The Supreme Court’s judgement on Singur is a reminder that in this seemingly harsh world, there is room for justice and that the weakest won’t be taken for a ride. This verdict can also checkmate land grab efforts and save the farmland
The Supreme Court’s judgment scrapping land acquisition in Singur and a report by the SN Dhingra commission on illegal and unethical land deal in Haryana, brings to the fore the fact that land remains the core to the economic and political realities of this country. The apex court’s judgment establishes the basic norm that the State cannot acquire land for private bodies. It also states that the court would stand by the most vulnerable section. It says that the weakest sections of the society alone cannot take the brunt for development. The judgment is expected to go a long way to save fertile multi-crop land losing its farm character.
In both cases, the State Governments of Haryana and West Bengal were actively involved for purposes that had least to do with public good. While the farmers are deprived of their land for a pittance, these lands fetch eight to 10 times more money for the powerful.
In Singur, the court not only scrapped the 1000-acre deal of 2006, but also found that the Buddhadeb Bhattacharjee Government indulged in irregularities, misinterpreting public purpose, to benefit a company.
In reality, what had happened in Singur was far graver than what happened in Gurgaon. In the name of public interest, the West Bengal Government had entered into a secret agreement, granting largesse to Tata’s Nano.
The Government had given 997 acres of land to the Tatas at an annual rent of one crore rupees. The rent was gradually increased to Rs 20 crore. It had also given a loan of Rs 200 crore to the company at a nominal interest of one per cent a year. The State Government had also agreed to return the value-added tax that was to be paid on the sale of cars to the company, which had virtually made no investment. The choice of the land given à la carte to the Tatas, was an act of overcompensation.
Even compensation to the farmers was paid by the State Government and not the Tatas. The court has now allowed them to retain the compensation for loss to their 10 years of livelihood. It is a blatant misuse of State power to benefit a company, which was doing no charity. Its coffers are overflowing and the State power connived with it to deprive 2200 ‘unwilling farmers’.
Both in Gurgaon and Singur, one or more individuals or a company, with the backing of State power, was out to mint tonnes without investing a penny. Indeed, it is a brand new form of liberalisation at the cost of the poorest! In this context, it is to be noted that large-scale acquisitions and conversion of agricultural land, as well as forest land, for special economic zones (SEZs), mining, industries and urbanisation is taking place. Land acquired in the name of SEZs and industrialisation is also often at unfair terms, and is misused for real estate purposes. The Comptroller and Auditor-General (CAG) noted the non-utilisation of land earmarked for SEZs. Out of a total of 45,635.63 hectares of SEZ land allotted till 2014, work has begun in only 28,488.49 hectares. It found gross violations in 17 States of which in Odisha, 96.58 per cent of SEZ land remained unutilised.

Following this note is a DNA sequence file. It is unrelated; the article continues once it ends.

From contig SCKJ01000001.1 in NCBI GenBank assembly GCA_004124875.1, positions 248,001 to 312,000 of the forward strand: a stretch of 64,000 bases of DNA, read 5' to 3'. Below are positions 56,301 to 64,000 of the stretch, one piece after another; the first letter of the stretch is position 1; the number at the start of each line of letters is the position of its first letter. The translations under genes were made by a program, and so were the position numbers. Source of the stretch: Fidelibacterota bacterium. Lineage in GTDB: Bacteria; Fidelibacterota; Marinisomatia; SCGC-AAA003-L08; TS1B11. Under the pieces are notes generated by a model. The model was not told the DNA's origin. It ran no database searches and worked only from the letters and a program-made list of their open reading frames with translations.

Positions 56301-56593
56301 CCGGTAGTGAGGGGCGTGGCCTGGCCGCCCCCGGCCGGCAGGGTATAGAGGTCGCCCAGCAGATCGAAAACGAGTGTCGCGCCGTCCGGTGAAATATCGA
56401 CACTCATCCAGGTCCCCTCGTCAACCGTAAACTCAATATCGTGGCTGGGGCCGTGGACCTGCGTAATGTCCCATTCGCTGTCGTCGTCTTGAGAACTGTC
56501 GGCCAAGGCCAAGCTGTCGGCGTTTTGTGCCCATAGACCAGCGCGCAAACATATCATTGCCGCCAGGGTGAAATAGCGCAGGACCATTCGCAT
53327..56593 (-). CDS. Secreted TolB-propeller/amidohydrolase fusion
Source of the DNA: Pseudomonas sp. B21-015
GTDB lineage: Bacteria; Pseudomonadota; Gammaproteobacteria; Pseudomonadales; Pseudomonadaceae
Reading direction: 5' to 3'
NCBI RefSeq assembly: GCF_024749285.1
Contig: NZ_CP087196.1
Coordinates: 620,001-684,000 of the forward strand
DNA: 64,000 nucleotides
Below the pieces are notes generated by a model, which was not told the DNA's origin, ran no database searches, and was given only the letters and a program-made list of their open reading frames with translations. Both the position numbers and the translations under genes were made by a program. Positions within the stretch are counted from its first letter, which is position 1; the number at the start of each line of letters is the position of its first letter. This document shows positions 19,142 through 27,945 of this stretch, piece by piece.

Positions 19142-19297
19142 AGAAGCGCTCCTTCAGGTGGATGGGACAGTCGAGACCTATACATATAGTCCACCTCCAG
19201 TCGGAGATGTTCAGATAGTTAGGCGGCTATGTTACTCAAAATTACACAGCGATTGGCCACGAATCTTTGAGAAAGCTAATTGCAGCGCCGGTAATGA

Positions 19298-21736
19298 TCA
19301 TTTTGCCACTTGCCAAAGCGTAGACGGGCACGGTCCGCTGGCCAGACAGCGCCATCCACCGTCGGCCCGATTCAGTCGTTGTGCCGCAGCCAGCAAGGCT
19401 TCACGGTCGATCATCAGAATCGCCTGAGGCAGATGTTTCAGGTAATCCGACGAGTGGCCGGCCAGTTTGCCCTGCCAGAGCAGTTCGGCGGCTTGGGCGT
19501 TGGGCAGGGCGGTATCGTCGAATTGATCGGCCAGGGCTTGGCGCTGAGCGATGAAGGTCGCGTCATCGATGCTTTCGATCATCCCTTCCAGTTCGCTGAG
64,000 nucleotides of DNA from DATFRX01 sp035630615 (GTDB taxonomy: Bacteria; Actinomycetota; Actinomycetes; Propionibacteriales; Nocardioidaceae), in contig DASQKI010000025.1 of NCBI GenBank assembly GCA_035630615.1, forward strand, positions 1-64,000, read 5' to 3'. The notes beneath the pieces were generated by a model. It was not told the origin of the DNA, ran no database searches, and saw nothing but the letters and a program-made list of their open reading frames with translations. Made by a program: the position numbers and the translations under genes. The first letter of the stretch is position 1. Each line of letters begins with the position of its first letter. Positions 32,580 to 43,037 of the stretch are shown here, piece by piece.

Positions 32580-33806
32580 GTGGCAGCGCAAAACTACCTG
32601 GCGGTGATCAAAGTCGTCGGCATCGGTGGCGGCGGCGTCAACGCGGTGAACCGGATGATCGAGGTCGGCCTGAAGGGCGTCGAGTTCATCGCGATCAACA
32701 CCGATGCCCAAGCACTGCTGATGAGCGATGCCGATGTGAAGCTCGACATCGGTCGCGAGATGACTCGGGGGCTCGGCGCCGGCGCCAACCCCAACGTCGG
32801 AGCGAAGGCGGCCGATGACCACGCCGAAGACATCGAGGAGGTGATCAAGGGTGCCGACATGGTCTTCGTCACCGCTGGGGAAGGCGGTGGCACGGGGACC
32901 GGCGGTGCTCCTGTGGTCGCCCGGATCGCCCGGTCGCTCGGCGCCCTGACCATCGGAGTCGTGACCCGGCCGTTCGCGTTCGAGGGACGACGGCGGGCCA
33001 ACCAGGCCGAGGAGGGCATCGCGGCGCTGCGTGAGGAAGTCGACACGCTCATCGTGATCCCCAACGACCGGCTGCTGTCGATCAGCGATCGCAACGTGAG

In Odisha, over Rs75,000 crore was raised by mortgaging such land illegally; in 10 years only two per cent of projects were ready to start. Most companies that sought captive coal mines – and associated land – never used them, except to boost their own value. Several hectares of land acquired for SEZs invoking public purpose were later sold off or used for other purposes. Among the groups that diverted land acquired for SEZs are Reliance Industries and Essar Steel. Since the enactment of the Special Economic Zones Act, 2005, 576 formal approvals of SEZs covering 60,374.76 hectares was granted in the country, out of which 392 SEZs covering 45,635.63 hectares were notified till March 2014. Out of the 392 notified zones, only 152 had become operational, and SEZs had no noticeable impact on the national economy, the CAG said.
According to a calculation in the case of the Delhi-Mumbai industrial corridor which passes through six States, there is a potential threat of loss of almost seven lakh sq km or 17.5 per cent of all agricultural land in the country to forcible acquisition.
In Uttar Pradesh, it is estimated that more than 23,000 villages would be affected by ongoing acquisitions. In the case of Yamuna Expressway, 1.43 lakh acres and another 37,362 acres for the Ganga Expressway are being acquired. Large tracts of land acquired for the Yamuna Expressway went for golf courses, the formula one racing track, and such projects with limited potential of creating jobs. The proposed 100 smart cities will also lead to widespread displacement and land grab.
Land acquisition is thus emerging as a major source of primitive accumulation and transfer of wealth and resources from the people to the corporate world. The Singur judgment will be a landmark in this context. No longer can the hands
that feed be taken for a ride. The apex court’s verdict is a reminder that in this seemingly harsh world, there is room for justice and fairness, and even the weakest won’t be taken for a ride in a democracy like ours.